Diana's two sisters and Prince Charles were scheduled to come over to view the body later that afternoon before bringing it back to England, President Jacques Chirac and his wife also wished to pay their respects. This meant there was very little time to prepare the body for viewing and it was clearly unacceptable to present Diana's body to her family and the President of France in its then state.

Faced with this situation, the hospital staff decided to press ahead with embalming with only verbal authority from Madame Martine Monteil, the local superintendent of police, who assured Jean Monceau "that everything would be in order". Under French law, paperwork is required to be completed before undertaking the embalming of any body likely to be subject to a postmortem. This paperwork was completed but only after the embalming had been carried out, giving rise to allegations of suspicious circumstances. This comes despite there being no way the hospital staff could have known whether or not Diana was pregnant as a pregnancy test would have been irrelevant to her post crash treatment and accordingly was not carried out.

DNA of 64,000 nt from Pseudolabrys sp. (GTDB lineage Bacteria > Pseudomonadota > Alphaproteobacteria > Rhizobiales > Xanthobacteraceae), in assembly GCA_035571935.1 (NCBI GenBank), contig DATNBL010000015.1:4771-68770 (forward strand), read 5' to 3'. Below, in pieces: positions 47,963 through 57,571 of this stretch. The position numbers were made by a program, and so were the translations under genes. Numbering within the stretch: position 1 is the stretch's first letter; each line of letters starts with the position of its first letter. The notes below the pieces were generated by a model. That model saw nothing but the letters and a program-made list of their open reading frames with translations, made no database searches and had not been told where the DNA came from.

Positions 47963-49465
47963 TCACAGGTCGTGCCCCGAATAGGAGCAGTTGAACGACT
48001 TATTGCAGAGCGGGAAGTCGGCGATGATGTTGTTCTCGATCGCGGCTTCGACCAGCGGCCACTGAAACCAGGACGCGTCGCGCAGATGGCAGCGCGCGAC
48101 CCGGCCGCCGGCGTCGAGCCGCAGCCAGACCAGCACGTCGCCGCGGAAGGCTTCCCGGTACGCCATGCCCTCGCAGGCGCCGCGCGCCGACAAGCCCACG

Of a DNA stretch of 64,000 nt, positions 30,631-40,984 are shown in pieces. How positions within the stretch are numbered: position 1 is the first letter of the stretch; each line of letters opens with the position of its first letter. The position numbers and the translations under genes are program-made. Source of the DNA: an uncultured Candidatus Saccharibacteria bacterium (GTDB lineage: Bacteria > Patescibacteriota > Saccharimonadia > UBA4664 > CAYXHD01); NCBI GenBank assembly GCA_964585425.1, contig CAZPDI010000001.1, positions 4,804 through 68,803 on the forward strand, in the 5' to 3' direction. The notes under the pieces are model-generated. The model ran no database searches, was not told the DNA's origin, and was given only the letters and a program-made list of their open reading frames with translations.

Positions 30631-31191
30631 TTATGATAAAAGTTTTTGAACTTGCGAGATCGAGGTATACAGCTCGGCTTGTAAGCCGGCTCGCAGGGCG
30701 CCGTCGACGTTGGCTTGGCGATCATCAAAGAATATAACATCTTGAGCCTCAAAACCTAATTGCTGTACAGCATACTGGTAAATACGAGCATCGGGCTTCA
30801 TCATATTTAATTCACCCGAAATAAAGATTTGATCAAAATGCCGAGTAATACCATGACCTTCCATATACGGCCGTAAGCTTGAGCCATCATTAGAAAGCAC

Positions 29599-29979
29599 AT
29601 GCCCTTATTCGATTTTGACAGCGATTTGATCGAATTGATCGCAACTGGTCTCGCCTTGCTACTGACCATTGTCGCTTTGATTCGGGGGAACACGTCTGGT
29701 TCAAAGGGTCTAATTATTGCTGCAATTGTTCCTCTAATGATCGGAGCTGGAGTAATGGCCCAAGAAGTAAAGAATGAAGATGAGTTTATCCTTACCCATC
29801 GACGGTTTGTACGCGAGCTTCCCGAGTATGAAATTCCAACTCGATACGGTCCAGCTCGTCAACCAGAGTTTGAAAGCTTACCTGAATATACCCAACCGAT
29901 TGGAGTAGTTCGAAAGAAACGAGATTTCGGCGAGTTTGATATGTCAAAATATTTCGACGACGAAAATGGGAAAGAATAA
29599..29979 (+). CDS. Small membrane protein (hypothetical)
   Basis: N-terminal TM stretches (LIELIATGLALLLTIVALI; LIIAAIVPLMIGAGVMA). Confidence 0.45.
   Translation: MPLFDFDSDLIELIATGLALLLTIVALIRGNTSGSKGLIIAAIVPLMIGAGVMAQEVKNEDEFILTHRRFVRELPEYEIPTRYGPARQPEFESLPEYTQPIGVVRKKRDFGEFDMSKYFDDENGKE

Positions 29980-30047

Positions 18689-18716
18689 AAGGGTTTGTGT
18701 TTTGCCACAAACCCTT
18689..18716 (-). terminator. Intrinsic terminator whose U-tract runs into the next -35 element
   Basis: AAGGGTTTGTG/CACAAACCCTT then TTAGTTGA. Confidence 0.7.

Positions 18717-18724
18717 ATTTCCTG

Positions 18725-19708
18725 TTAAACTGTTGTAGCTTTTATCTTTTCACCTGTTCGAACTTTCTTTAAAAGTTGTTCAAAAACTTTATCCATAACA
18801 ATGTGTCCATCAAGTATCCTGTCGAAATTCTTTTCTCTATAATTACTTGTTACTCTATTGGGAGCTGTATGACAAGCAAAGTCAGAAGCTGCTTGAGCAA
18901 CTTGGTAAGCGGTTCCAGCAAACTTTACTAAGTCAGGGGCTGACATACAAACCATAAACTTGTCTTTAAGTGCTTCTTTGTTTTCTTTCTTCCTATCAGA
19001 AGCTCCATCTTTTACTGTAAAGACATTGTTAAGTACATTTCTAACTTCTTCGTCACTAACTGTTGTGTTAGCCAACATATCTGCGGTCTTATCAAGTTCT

Transport to the hospital Edit

The first call to the emergency services switchboard was logged at 12.26 a.m. The SAMU ambulance carrying the Princess arrived at the Pitié-Salpêtrière Hospital at 2.06 a.m. This length of time has prompted much conspiracy-related comment.

The period between the crash and the arrival at the hospital needs to take into account the following: the time taken for emergency services to arrive; the time taken by the Sapeurs-Pompiers de Paris to remove the Princess from the damaged car; and the actual journey time from the crash site to the hospital.